Our services include outreach, testing, counseling, linkages to primary and secondary care, condom distribution, and educational and awareness activities designed to increase knowledge and skills of individuals while reducing the risk for becoming infected or infecting others with HIV or other sexually transmitted infections.
It can stay in your uterus for up to 10 years. Typical use failure rate: It is placed inside the uterus by a doctor. It releases a small amount of progestin each day to keep you from getting pregnant. The rod contains a progestin that is released into the body over 3 years.
It is prescribed by a doctor.
A pill is taken at the same time each day. If you are older than 35 years and smoke, have a history of blood clots or breast cancer, your doctor may advise you not to take the pill. Progestin only pill—Unlike the combined pill, the progestin-only pill sometimes called the mini-pill only has one hormone, progestin, instead of both estrogen and progestin.
It is taken at the same time each day. Patch—This skin patch is worn on the lower abdomen, buttocks, or upper body but not on the breasts.
This method is prescribed by a doctor. It releases hormones progestin and estrogen into the bloodstream. You put on a new patch once a week for three weeks.
During the fourth week, you do not wear a patch, so you can have a menstrual period.
Hormonal vaginal contraceptive ring—The ring releases the hormones progestin and estrogen. You place the ring inside your vagina.
You wear the ring for three weeks, take it out for the week you have your period, and then put in a new ring. Emergency contraception—Emergency contraception is NOT a regular method of birth control. Emergency contraception can be used after no birth control was used during sex, or if the birth control method failed, such as if a condom broke.
Women can take emergency contraceptive pills up to 5 days after unprotected sex, but the sooner the pills are taken, the better they will work. There are three different types of emergency contraceptive pills available in the United States. Some emergency contraceptive pills are available over the counter.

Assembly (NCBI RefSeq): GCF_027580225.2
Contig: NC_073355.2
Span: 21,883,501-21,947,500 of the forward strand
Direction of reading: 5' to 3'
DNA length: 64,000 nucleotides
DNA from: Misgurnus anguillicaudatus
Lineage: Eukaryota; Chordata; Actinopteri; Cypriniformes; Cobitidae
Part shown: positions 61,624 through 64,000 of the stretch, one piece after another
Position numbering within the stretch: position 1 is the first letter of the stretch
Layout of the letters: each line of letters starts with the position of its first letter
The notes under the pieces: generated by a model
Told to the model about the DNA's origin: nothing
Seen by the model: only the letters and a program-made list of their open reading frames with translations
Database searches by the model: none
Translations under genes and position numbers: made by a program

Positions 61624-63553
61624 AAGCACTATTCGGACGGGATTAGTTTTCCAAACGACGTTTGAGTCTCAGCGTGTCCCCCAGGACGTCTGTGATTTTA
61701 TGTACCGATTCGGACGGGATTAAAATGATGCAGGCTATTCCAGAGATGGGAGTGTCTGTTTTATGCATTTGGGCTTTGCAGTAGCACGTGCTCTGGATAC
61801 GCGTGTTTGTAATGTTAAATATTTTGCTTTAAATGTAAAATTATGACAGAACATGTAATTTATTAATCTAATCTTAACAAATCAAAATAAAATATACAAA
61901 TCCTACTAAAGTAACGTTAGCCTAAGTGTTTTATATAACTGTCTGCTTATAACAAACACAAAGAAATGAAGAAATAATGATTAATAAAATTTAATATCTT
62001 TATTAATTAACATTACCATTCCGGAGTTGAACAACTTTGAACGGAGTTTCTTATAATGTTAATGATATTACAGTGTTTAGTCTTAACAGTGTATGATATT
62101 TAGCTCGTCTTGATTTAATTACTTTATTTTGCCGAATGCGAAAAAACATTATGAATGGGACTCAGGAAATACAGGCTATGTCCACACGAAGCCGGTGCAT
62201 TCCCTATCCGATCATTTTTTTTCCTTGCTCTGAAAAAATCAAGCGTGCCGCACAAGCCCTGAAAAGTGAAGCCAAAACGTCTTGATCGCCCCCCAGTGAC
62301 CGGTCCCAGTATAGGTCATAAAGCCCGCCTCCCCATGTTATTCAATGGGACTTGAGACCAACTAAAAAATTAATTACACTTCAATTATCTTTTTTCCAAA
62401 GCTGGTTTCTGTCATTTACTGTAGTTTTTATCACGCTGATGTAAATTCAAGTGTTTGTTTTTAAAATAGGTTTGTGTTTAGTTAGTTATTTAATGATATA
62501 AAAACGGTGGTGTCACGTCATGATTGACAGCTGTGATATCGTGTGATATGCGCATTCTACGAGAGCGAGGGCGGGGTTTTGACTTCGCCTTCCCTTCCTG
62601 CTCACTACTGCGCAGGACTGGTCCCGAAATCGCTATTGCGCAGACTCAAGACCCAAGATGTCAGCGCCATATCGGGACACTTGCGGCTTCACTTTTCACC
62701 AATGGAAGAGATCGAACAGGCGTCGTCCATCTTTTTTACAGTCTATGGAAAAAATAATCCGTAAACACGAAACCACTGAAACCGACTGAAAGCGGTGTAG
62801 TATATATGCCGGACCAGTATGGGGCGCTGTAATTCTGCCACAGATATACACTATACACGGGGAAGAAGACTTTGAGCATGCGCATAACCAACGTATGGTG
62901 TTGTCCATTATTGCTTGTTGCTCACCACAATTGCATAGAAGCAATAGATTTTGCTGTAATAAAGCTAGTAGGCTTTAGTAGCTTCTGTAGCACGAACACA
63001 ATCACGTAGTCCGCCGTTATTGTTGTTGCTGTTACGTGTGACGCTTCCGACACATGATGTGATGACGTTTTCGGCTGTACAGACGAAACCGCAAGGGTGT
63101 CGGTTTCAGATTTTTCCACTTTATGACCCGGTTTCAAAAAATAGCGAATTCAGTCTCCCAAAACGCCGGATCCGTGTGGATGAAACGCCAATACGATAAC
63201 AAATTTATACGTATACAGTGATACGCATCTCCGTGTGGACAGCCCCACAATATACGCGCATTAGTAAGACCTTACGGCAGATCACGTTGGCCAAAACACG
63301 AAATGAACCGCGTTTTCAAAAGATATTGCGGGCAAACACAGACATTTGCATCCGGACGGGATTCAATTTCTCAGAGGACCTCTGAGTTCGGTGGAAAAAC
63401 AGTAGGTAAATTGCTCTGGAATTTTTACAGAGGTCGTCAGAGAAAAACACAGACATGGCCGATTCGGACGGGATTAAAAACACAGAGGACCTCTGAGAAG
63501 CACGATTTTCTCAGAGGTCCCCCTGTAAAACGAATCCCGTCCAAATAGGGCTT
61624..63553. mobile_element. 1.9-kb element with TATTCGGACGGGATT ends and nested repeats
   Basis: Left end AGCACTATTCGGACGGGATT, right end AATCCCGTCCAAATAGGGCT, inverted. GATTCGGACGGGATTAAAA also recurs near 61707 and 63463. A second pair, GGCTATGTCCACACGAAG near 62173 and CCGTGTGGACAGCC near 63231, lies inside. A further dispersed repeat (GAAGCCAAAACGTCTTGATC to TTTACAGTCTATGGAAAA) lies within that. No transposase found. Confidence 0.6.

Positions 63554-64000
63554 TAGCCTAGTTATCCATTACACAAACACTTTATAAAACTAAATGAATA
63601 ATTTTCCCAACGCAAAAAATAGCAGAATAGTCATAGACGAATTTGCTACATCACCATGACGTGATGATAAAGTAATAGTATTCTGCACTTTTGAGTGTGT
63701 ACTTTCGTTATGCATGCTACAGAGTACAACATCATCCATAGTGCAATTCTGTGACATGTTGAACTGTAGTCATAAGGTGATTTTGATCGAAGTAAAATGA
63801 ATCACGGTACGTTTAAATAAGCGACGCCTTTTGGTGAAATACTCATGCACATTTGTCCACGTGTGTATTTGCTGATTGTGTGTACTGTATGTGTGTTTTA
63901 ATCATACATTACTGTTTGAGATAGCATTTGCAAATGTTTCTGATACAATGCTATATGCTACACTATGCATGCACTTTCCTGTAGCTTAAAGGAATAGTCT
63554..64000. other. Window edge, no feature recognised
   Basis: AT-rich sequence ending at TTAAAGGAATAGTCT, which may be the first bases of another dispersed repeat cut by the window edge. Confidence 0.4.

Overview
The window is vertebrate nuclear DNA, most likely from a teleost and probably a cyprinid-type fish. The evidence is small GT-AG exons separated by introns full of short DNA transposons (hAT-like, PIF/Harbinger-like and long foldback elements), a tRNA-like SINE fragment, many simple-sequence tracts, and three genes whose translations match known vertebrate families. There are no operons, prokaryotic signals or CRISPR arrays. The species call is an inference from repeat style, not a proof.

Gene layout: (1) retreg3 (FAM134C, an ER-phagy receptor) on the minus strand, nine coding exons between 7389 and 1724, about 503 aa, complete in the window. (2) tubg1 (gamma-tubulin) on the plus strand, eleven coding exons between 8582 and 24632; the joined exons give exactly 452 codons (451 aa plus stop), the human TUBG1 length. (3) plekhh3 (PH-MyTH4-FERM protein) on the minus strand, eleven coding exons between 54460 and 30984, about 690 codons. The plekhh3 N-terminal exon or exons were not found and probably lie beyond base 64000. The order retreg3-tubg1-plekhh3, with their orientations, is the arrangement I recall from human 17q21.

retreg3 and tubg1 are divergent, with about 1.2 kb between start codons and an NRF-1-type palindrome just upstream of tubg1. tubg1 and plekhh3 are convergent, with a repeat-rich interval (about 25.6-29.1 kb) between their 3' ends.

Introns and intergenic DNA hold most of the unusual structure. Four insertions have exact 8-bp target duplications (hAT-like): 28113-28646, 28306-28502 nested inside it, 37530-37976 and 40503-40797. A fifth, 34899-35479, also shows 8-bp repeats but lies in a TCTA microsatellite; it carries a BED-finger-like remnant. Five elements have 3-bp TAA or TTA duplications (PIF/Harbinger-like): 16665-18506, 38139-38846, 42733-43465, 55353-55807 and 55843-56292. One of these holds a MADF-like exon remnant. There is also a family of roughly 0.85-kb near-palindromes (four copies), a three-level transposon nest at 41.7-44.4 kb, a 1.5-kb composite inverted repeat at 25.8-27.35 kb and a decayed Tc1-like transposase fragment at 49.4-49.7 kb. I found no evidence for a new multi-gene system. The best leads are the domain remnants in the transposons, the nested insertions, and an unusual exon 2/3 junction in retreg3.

Barrier Methods Diaphragm or cervical cap—Each of these barrier methods are placed inside the vagina to cover the cervix to block sperm.Condoms and reproductive health These studies have shown that the long-term sequelae of STD can be ameliorated by consistent condom usage. In one study, Ness et al 2 reported on fertility outcomes in the PID Evaluation and Clinic Health Study (PEACH).
Reproductive Health. Proactive Community Services (PCS) evidence-based HIV/STI prevention program provides access to comprehensive services for high-risk, hard to reach individuals.
Our services include outreach, testing, counseling, linkages to primary and secondary care, condom distribution, and educational and awareness activities .
World Health Organization, Department of Reproductive Health and Research (WHO/RHR) Generic Specification, Prequalification and Guidelines for Procurement, 2 Female Condom: Generic Specification, Prequalification and Guidelines for Procurement, A male condom is a thin film cover that is placed over the penis.
Condoms prevent pregnancy by keeping sperm from entering a woman’s body. Condoms made from latex rubber are the most common type.
Condoms Male and female latex condoms safety and efficacy Introduction. Condom and Reproductive Health. Topics: Birth control, B The Reproductive Health Bill, popularly known as the RH Bill, is a Philippine bill promoting information on and access to both natural and modern family planning methods.